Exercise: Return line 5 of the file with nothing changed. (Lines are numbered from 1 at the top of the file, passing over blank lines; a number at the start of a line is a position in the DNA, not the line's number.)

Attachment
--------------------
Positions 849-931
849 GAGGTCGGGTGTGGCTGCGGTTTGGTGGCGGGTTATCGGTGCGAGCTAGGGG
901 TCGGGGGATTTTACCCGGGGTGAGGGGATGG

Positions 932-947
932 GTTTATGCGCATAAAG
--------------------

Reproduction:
932 GTTTATGCGCATAAAG